We also obtained permission from Pace University’s IRB earlier this year.  In the short time since receiving IRB permission, we have already analyzed roughly 15 students’ blogs.  Through this work to identify common patterns and code student reflections, I have uncovered evidence of student learning.   Although I am only in the beginning stages of reviewing students’ ePortfolios – so far, I have found that shared traits and common similarities are present.  For example, at least half of the students demonstrate growth in their ability to reflect.  The reflective blog posts improve not only in length as the semester progressed, but in the level of detail they incorporated.  Of course, other factors such as questions that prompted their response and the time allocated in class to write the posts must be taken into account, upon first glance it’s clear that reflection is a skill that is learned and fostered.  It also seems that students have ease in pinpointing which skills they have developed throughout the course – yet lack in showcasing how these skills were developed and how they will be beneficial in the future or in other courses.  I wonder, whether this is because of the questions the students were prompted with before writing their blogs or whether they just did not make the connections.

Beyond analyzing the blogs, earlier this week, we sent out an email asking for students to take part in ePortfolio interviews, so we can learn more about their experiences with and opinions about ePortfolios.  We also finalized our list of questions, and we are prepared to schedule interviews within the next few weeks. 

Blog #2

Over the last month Dr. Anstendig and I have focused our efforts on continuing to research – using the International ePortfolio Journal and other sources – the impact and importance of ePortfolios.  One specific article by Randy Bass, titled “Scaling Strategies and ePortfolio as a Catalyst for Change,” was particularly informative. Bass highlights the ways in which ePortfolios, when integrated across the disciplines, can bridge the gap between the curriculum and co-curriculum and build a high-impact, student centered, learning environment. This article, alongside the many others I have read, offer a broad background overview of how ePortfolios help to re-center a University’s curriculum, and foster student engagement.  These articles have also provided the substantial support from leading researchers that is necessary to prove our hypothesis that students benefit in a number of ways by using ePortfolios in courses, programs, student life, and career development at Pace University.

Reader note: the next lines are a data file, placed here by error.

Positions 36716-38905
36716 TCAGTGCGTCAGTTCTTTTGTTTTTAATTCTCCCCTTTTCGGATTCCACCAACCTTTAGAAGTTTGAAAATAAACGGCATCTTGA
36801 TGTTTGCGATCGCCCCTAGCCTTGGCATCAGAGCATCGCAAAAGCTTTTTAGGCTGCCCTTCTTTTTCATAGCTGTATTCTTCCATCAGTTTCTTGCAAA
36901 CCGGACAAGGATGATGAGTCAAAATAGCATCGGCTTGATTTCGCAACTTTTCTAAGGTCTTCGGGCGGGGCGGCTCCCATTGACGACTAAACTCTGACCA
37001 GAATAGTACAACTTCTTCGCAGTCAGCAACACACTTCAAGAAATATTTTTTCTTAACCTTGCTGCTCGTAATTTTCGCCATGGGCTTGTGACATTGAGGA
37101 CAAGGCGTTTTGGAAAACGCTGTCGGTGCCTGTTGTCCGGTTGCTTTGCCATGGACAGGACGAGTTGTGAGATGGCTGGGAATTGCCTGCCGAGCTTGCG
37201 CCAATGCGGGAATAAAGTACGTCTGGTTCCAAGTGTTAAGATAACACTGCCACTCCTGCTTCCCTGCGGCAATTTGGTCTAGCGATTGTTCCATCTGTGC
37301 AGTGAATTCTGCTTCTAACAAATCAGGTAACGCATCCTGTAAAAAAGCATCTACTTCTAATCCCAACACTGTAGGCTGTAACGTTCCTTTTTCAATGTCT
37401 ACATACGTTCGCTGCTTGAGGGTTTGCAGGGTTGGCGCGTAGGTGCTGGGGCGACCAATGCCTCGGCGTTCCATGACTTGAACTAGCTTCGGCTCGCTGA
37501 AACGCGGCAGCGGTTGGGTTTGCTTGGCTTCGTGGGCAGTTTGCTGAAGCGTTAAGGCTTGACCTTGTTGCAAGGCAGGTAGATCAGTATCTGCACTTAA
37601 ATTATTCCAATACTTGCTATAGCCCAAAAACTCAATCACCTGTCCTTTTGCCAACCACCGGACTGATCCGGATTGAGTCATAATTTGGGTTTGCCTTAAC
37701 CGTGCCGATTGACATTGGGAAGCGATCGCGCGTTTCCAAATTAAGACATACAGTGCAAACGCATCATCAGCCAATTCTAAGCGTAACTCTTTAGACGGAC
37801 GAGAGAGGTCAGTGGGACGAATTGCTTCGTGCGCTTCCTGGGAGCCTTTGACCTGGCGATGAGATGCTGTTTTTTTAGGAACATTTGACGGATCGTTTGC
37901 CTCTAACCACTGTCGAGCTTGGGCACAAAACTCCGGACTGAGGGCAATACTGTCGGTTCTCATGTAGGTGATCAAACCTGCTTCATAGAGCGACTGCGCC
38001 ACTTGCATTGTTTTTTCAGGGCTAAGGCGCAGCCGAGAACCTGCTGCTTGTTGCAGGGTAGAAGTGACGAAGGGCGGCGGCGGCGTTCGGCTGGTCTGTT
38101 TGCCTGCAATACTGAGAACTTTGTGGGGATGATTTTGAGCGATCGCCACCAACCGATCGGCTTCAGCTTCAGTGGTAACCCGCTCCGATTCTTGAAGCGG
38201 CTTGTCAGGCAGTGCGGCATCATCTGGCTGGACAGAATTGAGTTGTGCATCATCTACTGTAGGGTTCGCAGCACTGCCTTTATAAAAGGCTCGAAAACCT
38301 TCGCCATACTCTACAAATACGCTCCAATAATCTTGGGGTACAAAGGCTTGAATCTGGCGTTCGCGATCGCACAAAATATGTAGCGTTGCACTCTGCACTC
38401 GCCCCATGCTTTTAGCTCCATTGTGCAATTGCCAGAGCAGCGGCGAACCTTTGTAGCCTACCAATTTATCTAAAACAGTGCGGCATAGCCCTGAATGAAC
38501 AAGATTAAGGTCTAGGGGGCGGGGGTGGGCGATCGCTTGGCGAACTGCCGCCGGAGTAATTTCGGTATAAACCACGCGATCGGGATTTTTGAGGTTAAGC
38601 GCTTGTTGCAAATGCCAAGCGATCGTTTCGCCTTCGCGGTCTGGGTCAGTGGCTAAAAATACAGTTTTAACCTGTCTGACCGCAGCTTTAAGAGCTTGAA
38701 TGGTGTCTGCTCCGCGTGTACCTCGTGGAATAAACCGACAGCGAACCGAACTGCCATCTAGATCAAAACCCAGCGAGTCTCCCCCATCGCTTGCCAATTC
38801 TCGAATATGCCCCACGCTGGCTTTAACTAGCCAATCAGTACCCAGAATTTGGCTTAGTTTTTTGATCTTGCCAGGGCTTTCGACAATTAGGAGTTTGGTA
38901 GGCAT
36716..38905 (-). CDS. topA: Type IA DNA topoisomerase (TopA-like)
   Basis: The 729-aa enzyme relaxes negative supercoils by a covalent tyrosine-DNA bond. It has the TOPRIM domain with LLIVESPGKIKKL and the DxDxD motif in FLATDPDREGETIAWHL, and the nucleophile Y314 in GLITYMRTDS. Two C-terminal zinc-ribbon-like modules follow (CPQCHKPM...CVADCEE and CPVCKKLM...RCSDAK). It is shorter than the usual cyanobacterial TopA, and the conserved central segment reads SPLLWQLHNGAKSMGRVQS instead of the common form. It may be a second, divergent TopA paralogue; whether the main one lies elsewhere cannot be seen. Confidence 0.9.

It seems that the more articles I read, the more I advance and improve my review of literature that I have been working on since October. For this reason – and others including Hurricane Sandy – we have re-set the deadline to submit my review of literature to December 8th. Although, I do not enjoy pushing back the deadline, as I originally intended to submit the review by Thanksgiving, it was deemed simply necessary. The slight alteration in the date, though not ideal, has proven that when it comes to research following a strict timeline is neither always possible nor the best approach. For example, by reading additional articles I have had more time to truly develop my review of literature to make sure it’s all encompassing and accurately depicts how students have benefitted from ePortfolios.